Images from NASA's Terra satellite have revealed some alarming results. The Aral Sea in Kazakhstan, which once was the fourth-largest lake in the world, is almost completely dry, The Independent reports.
The lake was once fed by two major rivers, the Syr Darya and the Amu Darya, which flowed through the Kyzylkum Desert, meeting at the basin's end. Scientists attribute the Aral Sea's decline to an irrigation project by the Soviet Union in the 1960s, which took water from the rivers to turn the desert into a farmland for cotton. The desert thrived, but the Aral Sea didn't fare as well.
The images, taken by the Moderate Resolution Imaging Spectroradiometer on the Terra satellite, reveal that the Aral Sea's eastern lobe has completely dried up. NASA began collecting the images in 2000, when the effects of the '60s-era project were already evident. The photos show that the Northern Aral Sea separated from the Southern Aral Sea, and the lake has become "a fraction of what it had been before the irrigation project started," according to The Independent.
After the north and south parts of the lake became divided, the lake's eastern lobe completely dried up in 2014, NASA found. The lake's retreat has caused trouble for the local communities, too — the water that's still in the Aral Sea has been polluted with fertilizer and pesticides, causing a public health hazard, according to the NASA Earth Observatory. And "to compound matters, more water has been taken from the rivers to flush out the cropland affected by the contaminated dust that had blown up from the lakebed," The Independent notes, leading to colder winters and warmer summers.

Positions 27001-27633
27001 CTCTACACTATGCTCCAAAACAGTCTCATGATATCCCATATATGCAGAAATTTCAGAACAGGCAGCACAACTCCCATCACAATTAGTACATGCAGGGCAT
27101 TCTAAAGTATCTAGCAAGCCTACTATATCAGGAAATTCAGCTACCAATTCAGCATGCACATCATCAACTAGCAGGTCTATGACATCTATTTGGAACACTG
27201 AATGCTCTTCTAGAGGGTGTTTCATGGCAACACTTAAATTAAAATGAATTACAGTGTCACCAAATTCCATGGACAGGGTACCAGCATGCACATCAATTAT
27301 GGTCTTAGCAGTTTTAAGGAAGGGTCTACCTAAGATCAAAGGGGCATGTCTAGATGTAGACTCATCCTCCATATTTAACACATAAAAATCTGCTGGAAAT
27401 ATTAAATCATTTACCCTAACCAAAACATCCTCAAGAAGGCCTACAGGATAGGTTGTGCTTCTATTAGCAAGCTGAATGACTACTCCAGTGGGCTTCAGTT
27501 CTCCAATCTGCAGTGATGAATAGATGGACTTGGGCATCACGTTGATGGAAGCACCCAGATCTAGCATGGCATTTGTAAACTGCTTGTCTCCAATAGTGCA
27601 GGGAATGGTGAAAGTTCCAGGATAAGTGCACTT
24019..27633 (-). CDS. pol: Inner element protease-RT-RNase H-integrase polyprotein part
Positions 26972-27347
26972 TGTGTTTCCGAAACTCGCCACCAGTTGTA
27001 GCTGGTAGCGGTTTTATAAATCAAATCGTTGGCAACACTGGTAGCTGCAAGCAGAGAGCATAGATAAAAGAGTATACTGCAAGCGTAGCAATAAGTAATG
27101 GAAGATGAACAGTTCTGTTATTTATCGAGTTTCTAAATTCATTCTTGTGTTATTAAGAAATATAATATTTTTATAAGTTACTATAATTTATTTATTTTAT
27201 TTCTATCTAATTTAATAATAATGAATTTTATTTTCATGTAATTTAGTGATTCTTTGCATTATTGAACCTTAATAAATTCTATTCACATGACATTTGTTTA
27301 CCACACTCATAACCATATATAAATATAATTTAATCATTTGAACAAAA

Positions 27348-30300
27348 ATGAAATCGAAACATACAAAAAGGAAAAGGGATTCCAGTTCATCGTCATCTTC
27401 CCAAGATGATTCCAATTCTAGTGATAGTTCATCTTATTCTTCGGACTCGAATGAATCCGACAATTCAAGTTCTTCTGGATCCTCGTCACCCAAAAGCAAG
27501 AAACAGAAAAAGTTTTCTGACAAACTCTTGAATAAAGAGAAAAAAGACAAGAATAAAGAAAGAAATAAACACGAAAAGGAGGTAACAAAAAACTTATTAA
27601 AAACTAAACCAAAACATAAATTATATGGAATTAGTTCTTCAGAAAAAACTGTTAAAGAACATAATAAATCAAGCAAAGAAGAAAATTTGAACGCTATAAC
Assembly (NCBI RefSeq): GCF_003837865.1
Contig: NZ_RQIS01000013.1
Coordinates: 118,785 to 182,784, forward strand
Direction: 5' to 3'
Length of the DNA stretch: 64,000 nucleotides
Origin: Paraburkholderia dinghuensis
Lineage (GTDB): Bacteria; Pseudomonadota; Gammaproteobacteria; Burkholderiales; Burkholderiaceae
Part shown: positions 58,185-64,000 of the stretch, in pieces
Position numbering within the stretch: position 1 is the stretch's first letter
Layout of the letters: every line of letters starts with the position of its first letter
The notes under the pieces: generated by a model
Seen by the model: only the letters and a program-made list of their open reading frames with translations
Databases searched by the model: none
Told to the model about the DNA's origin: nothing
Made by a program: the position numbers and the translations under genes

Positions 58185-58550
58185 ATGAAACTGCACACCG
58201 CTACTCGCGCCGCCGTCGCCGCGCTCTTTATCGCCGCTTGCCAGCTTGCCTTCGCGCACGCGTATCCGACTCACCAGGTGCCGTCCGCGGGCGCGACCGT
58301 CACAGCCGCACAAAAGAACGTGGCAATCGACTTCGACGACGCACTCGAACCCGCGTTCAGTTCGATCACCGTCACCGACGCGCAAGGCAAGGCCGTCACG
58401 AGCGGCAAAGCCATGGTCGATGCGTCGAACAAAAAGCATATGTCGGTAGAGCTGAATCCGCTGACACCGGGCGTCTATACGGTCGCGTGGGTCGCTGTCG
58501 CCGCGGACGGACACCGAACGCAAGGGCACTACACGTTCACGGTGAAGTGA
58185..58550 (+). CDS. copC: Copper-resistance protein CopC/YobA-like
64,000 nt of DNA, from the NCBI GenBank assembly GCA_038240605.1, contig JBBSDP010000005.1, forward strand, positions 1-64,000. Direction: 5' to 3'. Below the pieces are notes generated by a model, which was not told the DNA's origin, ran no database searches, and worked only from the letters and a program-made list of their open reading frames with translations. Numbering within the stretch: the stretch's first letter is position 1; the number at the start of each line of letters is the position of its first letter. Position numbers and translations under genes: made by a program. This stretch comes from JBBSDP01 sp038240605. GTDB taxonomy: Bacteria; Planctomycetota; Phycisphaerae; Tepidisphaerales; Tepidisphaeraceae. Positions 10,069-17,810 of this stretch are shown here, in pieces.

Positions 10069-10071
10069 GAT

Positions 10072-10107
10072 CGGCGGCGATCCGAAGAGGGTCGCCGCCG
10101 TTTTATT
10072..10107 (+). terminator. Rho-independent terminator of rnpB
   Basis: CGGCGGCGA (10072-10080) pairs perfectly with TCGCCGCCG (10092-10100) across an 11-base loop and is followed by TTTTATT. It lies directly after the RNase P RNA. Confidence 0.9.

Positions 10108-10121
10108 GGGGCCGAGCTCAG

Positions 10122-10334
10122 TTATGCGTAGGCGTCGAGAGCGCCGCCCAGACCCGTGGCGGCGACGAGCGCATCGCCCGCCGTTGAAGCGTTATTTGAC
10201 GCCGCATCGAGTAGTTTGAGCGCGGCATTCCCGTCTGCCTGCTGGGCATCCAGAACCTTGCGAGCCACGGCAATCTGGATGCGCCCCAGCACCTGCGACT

"This is the first time the eastern basin has completely dried in modern times," Philip Micklin, an Aral Sea expert at Western Michigan University, said in a statement for NASA's Earth Observatory. "And it is likely the first time it has completely dried in 600 years."
Take a look at the Aral Sea's retreat in the images below. --Meghan DeMaria